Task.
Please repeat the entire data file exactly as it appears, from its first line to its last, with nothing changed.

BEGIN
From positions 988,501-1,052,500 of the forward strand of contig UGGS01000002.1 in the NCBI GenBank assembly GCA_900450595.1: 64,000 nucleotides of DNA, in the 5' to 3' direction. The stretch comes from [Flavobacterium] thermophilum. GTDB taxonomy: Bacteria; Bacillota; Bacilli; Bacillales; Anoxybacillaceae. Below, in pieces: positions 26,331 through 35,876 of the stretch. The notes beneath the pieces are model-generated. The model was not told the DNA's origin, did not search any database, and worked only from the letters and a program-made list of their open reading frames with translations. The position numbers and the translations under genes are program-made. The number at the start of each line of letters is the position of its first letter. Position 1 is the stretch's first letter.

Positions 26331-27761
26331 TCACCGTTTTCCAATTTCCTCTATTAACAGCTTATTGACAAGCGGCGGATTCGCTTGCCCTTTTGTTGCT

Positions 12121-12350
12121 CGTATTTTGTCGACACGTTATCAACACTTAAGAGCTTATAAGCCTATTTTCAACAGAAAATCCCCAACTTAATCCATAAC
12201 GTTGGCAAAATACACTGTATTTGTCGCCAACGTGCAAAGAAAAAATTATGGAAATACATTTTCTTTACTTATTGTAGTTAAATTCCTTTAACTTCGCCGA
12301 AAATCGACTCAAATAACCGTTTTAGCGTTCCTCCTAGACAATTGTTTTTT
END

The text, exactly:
From positions 988,501-1,052,500 of the forward strand of contig UGGS01000002.1 in the NCBI GenBank assembly GCA_900450595.1: 64,000 nucleotides of DNA, in the 5' to 3' direction. The stretch comes from [Flavobacterium] thermophilum. GTDB taxonomy: Bacteria; Bacillota; Bacilli; Bacillales; Anoxybacillaceae. Below, in pieces: positions 26,331 through 35,876 of the stretch. The notes beneath the pieces are model-generated. The model was not told the DNA's origin, did not search any database, and worked only from the letters and a program-made list of their open reading frames with translations. The position numbers and the translations under genes are program-made. The number at the start of each line of letters is the position of its first letter. Position 1 is the stretch's first letter.

Positions 26331-27761
26331 TCACCGTTTTCCAATTTCCTCTATTAACAGCTTATTGACAAGCGGCGGATTCGCTTGCCCTTTTGTTGCT

Positions 12121-12350
12121 CGTATTTTGTCGACACGTTATCAACACTTAAGAGCTTATAAGCCTATTTTCAACAGAAAATCCCCAACTTAATCCATAAC
12201 GTTGGCAAAATACACTGTATTTGTCGCCAACGTGCAAAGAAAAAATTATGGAAATACATTTTCTTTACTTATTGTAGTTAAATTCCTTTAACTTCGCCGA
12301 AAATCGACTCAAATAACCGTTTTAGCGTTCCTCCTAGACAATTGTTTTTT